|Prince Himalaya and Princess Princep Shah of Nepal arrive in London for the Queen’s coronation, 7 May 1953 (Terry Fincher/Keystone/Hulton Archive/Getty Images)|
Churchill proposed toast after toast for his distinguished guests, starting with the Queen, Prince Philip, Queen Mother Elizabeth  and Princess Margaret . Soviet Ambassador Jacob A. Malik  was there, along with Crown Prince Akihito of Japan , Princess Himalay of Nepal , and many other guests of the Coronation ceremony.
Earlier in the day, the visitors attended a Buckingham Palace ceremony in which the Queen officially thanked them for attending her Coronation and said formal farewells. In the afternoon, most of them attended a garden party at Lambeth Palace given by the Archbishop of Canterbury, Dr. Geoffrey Fisher. The skies cleared and the weather warmed considerably for the first time since the rain-drenched Coronation Day.
|Three days earlier: the Queen is crowned in Westminster Abbey (AFP/Getty Images)|
At Sandringham Park, Royal country estate in Norfolk, the Queen gave an all-day party for her employees and tenants. She did not attend. There were more than 2,000 guests from the eight villages comprising the Royal estate.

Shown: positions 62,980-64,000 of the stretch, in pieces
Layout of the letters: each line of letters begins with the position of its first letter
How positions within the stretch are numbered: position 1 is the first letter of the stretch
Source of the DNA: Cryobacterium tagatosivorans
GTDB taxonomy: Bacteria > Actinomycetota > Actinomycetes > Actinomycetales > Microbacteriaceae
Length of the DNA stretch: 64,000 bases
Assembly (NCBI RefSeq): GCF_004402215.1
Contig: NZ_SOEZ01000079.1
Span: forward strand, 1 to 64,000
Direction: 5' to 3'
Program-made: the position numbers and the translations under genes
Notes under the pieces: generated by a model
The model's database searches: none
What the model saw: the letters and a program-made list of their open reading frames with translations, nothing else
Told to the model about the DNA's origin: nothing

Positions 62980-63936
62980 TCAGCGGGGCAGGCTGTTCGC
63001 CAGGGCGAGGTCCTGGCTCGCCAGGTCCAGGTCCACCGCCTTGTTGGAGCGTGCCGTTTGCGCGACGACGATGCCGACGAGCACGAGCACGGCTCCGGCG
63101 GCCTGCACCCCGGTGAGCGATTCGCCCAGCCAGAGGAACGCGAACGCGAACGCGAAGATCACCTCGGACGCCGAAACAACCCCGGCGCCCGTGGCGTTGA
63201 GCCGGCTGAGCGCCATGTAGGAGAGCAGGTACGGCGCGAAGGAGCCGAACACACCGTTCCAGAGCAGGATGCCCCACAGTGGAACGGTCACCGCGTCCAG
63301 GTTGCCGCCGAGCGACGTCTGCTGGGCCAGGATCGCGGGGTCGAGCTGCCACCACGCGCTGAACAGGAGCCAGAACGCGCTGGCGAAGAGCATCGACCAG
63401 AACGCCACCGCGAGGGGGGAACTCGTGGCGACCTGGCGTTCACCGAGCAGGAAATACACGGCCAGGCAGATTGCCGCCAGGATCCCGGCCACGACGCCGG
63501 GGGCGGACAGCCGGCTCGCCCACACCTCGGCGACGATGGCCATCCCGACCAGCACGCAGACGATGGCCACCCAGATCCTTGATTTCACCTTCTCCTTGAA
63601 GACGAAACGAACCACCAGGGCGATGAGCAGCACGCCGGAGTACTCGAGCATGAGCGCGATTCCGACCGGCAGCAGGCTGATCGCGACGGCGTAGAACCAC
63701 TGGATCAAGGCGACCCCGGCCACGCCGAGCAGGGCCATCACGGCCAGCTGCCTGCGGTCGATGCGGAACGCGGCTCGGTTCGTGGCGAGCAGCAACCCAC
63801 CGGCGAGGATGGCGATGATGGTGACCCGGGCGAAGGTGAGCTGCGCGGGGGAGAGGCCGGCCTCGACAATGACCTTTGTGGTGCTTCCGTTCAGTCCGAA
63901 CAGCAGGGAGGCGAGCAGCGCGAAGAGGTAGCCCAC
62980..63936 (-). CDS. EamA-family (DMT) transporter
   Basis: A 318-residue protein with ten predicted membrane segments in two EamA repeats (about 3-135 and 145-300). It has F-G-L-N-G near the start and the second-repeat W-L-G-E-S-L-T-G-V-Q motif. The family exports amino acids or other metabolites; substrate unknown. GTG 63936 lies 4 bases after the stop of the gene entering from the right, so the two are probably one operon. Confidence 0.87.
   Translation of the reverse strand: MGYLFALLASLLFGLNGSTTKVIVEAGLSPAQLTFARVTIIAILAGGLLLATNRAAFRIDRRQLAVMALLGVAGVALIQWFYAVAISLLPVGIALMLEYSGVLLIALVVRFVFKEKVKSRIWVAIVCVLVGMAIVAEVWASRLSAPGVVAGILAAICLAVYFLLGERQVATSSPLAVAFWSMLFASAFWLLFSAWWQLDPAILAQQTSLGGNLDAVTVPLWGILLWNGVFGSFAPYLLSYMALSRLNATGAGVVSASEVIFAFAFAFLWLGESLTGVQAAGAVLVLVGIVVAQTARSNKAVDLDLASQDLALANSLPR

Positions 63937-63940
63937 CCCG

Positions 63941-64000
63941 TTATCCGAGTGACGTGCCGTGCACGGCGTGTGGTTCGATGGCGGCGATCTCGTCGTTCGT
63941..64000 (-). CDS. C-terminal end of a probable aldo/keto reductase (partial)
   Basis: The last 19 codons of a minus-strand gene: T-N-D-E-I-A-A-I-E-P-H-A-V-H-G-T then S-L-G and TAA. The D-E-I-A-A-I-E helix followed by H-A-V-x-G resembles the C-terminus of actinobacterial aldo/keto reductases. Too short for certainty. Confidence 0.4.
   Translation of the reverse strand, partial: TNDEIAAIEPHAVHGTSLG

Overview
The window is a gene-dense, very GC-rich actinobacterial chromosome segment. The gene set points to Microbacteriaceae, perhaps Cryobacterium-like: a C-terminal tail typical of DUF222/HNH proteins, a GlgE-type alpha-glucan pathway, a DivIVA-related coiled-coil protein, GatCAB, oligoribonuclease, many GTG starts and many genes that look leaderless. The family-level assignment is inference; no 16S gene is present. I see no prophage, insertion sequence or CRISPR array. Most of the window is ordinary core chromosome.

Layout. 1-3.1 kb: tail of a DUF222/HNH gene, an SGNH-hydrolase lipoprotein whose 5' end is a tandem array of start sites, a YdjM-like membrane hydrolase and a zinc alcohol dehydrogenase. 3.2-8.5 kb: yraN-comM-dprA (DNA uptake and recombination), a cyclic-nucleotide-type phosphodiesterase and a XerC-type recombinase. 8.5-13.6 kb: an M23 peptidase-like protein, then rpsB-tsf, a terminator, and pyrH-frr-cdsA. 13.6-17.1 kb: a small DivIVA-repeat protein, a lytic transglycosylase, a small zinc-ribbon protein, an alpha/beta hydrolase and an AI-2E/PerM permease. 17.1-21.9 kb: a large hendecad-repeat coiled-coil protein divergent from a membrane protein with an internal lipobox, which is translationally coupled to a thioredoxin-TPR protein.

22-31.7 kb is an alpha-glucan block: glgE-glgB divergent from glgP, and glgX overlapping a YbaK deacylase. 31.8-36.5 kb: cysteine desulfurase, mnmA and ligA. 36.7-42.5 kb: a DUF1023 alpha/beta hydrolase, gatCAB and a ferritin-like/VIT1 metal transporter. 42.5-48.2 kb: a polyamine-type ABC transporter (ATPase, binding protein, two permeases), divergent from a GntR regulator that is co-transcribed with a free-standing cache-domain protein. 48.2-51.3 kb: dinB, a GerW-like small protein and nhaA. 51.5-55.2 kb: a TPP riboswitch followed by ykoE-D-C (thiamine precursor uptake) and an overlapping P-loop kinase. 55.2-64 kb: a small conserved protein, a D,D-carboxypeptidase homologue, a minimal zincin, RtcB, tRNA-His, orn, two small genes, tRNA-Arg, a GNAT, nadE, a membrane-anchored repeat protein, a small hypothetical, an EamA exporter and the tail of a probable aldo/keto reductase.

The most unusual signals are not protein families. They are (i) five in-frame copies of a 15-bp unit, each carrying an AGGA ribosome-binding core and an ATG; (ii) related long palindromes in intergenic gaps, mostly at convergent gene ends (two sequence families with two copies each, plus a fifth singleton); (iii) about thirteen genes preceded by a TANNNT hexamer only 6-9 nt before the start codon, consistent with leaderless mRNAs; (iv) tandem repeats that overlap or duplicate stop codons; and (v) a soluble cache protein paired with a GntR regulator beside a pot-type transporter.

During the day, more than 8,000 persons filed through Westminster Abbey to see the Coronation decorations, to remain on exhibition for the next month.
1. Queen Elizabeth II of the United Kingdom (born 1926) was crowned at Westminster Abbey on June 2, 1953, a little over a year after she succeeded to the throne. In June 1953, Elizabeth was 27 years old. She had been married to the Duke of Edinburgh for five and a half years, and they had two children: Prince Charles, who was four and a half, and Princess Anne, who was nearly three.
2. The Queen’s jewels on this occasion were the original pearl setting of the Vladimir Tiara, Queen Victoria’s Pearl Drop Earrings, and the Greville Ruby Necklace.
3. The Duke of Edinburgh (born 1921) was born Prince Philip of Greece and Denmark. He married Princess Elizabeth, then heir to the British throne, in November 1947. When her father died in February 1952, she became Queen. Philip was 31 years old when his wife was crowned; he turned 32 about a week later. He served as chairman of the Coronation Commission, which was established in April 1952. At the coronation ceremony, Philip was the first peer to pay homage to his wife — who was also his new sovereign.
4. Louis St. Laurent (1882-1973) was a prominent Canadian lawyer and politician. He served as Prime Minister of Canada from November 1948 until June 1957. He was 71 years old when he traveled to Britain to attend the Queen’s coronation. A year earlier, he had encouraged the new monarch to appoint the first Canadian-born Governor General of Canada, Vincent Massey.